Spray ignition is a complex combination of physical and chemical processes. Therefore there is no way to simulate all processes without significant simplifications. Dynamic and thermal effects of droplets in a two phase flow are respected through averaged properties of mass, momentum and energy. When modeling mixing of fuel vapor with the surrounding gas, the differences between diffusion rates of components as well as the finite penetration of the diffusion fluxes are not taken into account. Last seen in the fact that fuel vapor is uniformly mixed with the gas filling within the calculation cell, whose dimensions are several orders of magnitude larger than the droplet. As a consequence, the chemical reactions in the two-phase medium are represented by volume processes in the computational cell. Meanwhile, it is well known that the surrounding of an individual droplet or a group of droplets is characterized through significant inhomogeneity. Under such circumstances, self-ignition of fuel vapor cannot be considered as a process in a well stirred reactor of a size of the computational cell.

In this work a new approach for spray ignition simulation is presented. The simulation is split into two tasks. A CFD package is used to calculate spray injection and subsequent two-phase flow in the given conditions. From this two-phase flow the droplet track data and the gas phase parameters are extracted to serve as variable boundary conditions for the second task, the one dimensional single droplet ignition simulations, named “Spraylet”, which are fully transient and based on comprehensive chemistry. The obtained ignition delay times can be transformed into spatial distributions of ignition probability. While the CFD part is handling spray formation, turbulence, temperature, pressure and global vaporization, the spraylet calculations take care of droplet related physics and chemistry.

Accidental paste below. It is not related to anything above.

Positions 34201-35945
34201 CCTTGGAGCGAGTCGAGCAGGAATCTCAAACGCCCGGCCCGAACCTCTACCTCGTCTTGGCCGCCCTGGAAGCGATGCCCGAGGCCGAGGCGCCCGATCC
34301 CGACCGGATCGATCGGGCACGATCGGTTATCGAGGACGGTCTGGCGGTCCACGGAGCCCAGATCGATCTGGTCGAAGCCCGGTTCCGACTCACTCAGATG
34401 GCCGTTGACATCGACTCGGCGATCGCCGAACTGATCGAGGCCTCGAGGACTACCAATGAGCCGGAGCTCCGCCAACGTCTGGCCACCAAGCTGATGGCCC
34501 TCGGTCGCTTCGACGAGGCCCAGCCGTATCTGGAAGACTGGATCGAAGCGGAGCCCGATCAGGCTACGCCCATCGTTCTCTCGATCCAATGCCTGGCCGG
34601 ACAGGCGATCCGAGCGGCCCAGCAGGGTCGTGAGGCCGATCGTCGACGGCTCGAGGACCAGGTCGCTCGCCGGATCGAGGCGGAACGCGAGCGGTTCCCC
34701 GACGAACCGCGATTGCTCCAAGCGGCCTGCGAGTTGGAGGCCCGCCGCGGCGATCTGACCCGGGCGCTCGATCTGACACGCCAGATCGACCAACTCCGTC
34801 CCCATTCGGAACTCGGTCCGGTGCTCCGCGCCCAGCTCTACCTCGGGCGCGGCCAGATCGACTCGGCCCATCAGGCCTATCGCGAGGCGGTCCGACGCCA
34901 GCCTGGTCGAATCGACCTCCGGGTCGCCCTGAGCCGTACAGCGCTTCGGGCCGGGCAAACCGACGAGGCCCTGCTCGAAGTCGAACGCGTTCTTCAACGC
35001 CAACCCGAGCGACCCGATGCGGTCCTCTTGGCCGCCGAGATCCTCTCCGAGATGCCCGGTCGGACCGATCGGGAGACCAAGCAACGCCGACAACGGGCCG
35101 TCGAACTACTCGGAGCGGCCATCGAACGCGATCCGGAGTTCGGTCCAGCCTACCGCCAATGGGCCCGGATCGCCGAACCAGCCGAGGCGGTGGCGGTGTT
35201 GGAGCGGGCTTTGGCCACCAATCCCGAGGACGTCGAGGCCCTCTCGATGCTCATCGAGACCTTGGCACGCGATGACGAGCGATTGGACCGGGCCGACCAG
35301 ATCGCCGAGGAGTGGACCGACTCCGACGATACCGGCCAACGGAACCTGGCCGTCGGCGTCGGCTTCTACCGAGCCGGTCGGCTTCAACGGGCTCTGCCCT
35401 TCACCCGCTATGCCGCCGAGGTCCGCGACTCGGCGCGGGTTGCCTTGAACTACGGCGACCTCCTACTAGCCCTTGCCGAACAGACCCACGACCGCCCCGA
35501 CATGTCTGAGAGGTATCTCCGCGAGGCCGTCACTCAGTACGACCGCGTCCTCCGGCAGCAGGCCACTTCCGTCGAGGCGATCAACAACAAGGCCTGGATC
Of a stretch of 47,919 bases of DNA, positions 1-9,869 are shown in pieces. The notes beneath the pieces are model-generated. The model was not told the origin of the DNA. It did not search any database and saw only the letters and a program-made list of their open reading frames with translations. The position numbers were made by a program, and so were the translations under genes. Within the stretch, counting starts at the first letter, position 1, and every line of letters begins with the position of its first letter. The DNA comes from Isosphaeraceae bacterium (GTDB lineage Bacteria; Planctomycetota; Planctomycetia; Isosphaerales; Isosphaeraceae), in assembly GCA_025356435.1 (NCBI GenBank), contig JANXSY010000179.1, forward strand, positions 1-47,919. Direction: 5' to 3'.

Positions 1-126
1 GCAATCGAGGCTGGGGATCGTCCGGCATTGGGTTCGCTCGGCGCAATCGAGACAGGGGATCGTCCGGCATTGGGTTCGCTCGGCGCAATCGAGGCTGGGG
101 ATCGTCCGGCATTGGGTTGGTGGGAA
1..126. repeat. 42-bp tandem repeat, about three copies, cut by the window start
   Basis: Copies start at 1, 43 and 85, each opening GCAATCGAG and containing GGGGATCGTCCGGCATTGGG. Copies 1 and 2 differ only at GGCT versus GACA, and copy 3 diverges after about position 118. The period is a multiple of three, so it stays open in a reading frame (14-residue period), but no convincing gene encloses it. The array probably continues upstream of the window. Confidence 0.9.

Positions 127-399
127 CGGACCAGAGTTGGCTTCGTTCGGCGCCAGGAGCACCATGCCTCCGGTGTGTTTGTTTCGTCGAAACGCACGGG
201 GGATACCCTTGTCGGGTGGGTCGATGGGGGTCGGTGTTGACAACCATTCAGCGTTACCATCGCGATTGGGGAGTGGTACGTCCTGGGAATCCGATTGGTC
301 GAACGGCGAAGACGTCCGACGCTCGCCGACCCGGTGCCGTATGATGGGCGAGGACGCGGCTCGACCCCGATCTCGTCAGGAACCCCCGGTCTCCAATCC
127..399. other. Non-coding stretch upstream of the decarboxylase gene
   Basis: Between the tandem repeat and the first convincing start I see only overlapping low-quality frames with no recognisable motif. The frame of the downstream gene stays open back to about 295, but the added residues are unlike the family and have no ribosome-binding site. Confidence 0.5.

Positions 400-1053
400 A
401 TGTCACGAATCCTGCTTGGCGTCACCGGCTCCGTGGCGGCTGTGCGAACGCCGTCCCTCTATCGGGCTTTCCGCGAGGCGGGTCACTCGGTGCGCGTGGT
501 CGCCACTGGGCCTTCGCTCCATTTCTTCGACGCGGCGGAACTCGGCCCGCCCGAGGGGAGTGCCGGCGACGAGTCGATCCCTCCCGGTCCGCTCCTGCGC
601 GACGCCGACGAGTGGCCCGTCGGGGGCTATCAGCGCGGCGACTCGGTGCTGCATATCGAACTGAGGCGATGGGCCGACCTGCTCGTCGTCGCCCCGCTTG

The spraylet model is based on the transient differential energy and mass conservation equations in the liquid and gas phases with variable physical properties. Also the concept of multi-component diffusion is applied. The effects of the presence of neighboring droplets in the flow, usually referred to as “spray” effects, is approximated by taking modifications of the conditions at the outer boundary of the computational domain into account. Thus the model considers the finite rates of diffusion and chemical reactions, as well as spray effects, and allows for spray ignition simulations to predict the most probable instants of ignition of the individually calculated droplet trajectories.

The validation of the spraylet-based simulation is performed by comparison with experimental data obtained in the hot-wind-tunnel. N-heptane as liquid fuel was injected into cross flow of air with a pressure of 5 bar and a temperature of 800 K.

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